Matt Lewis

Blame the Voting Rights Act for the Democrats’ diversity drought?

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Matt K. Lewis
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      Matt K. Lewis

      Matt K. Lewis is a senior contributor to The Daily Caller, and a contributing editor for The Week. He is a respected commentator on politics and cultural issues, and has been cited by major publications such as The Washington Post and The New York Times. Matt is from Myersville, MD and currently resides in Alexandria, VA. Follow Matt K. Lewis on Twitter <a>@mattklewis</a>.

This week, an Indian-American Republican female appointed the only black member of the U.S. Senate. Astonishingly, the event didn’t garner the media attention it deserved. But Reid Wilson did write a nice piece about how Republican diversity is being fueled by the tea party.

This trend has some observers scratching their heads, trying to figure out why Republicans are having more success when it comes to cultivating minorities to high-level elected office.

The Washington Post’s Aaron Blake has an interesting theory. He proposes that “a big reason” for the Democratic drought “is actually a law that was designed to help minorities: The Voting Rights Act.”

As Blake explains, the law creates “majority-minority” districts. “The problem with these districts,” he writes, “is that they don’t often elect the kinds of candidates who can run and win gubernatorial and Senate races.”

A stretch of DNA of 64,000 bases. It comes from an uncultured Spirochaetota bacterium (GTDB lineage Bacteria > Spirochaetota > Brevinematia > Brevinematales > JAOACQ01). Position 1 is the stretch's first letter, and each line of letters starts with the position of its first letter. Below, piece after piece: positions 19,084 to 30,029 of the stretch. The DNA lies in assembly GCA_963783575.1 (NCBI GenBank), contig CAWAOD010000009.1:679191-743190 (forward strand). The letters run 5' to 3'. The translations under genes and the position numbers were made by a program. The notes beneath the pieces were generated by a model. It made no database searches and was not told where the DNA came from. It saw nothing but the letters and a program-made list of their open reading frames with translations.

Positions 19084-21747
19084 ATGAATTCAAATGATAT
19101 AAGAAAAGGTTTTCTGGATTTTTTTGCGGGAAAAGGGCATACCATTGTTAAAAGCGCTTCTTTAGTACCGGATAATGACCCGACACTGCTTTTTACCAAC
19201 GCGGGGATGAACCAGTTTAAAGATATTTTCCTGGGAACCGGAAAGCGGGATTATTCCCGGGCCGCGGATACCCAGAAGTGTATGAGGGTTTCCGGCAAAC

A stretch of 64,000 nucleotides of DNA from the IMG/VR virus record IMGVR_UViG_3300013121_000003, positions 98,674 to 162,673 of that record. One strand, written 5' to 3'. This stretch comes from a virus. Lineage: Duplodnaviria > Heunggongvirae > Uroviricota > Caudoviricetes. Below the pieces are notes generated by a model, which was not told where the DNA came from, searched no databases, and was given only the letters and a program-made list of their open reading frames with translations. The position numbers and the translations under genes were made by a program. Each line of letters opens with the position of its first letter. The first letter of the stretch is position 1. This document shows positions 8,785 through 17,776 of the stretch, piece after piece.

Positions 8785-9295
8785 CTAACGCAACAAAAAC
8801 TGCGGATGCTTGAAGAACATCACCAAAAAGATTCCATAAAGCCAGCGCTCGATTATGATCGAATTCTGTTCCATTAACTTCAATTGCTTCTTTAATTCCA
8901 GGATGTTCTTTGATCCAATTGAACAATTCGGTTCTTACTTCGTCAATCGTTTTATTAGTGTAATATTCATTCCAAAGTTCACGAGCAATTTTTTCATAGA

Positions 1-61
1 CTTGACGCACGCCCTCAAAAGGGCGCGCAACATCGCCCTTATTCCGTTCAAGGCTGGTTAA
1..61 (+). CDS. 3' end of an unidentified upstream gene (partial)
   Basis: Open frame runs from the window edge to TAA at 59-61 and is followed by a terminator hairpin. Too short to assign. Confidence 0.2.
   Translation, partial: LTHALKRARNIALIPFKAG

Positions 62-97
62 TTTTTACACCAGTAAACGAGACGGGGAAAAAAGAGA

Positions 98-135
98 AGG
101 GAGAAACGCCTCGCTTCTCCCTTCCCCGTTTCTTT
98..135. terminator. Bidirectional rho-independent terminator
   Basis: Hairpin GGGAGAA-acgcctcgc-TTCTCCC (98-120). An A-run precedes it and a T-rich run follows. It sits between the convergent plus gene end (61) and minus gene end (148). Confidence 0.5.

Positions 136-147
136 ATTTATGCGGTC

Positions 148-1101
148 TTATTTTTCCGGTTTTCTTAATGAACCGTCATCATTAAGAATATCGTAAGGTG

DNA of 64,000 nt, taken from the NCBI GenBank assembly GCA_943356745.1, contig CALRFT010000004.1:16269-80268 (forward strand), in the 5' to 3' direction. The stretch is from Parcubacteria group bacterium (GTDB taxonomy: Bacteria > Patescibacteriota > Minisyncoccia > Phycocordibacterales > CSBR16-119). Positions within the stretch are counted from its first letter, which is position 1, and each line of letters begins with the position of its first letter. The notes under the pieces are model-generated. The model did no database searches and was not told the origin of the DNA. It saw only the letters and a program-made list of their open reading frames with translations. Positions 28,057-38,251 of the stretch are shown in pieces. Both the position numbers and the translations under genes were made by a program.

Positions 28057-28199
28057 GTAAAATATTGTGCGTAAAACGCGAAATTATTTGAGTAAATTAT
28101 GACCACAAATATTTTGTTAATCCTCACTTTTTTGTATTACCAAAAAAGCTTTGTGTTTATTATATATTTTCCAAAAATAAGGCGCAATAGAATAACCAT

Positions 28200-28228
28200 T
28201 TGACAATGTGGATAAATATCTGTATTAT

“Instead,” Blake adds, “they elect candidates who appeal to a very homogeneous electorate that doesn’t exist in a statewide race.”

This isn’t an absurd theory. The VRA was passed in 1965, and was no doubt well intended. And it very well might have been needed for a time. But the phenomenon Blake describes is a prime example of how governmental intrusion comes with unintended consequences — often at the expense of the very people it ostensibly tries to help.

While Republican minority candidates were forced to learn how to organically win over diverse constituencies, Democratic minority candidates won in gerrymandered districts, and were effectively ghettoized.

This is a tacit admission that competition can make us stronger, while protectionism has long-term negative consequences.

The free market works, even in politics.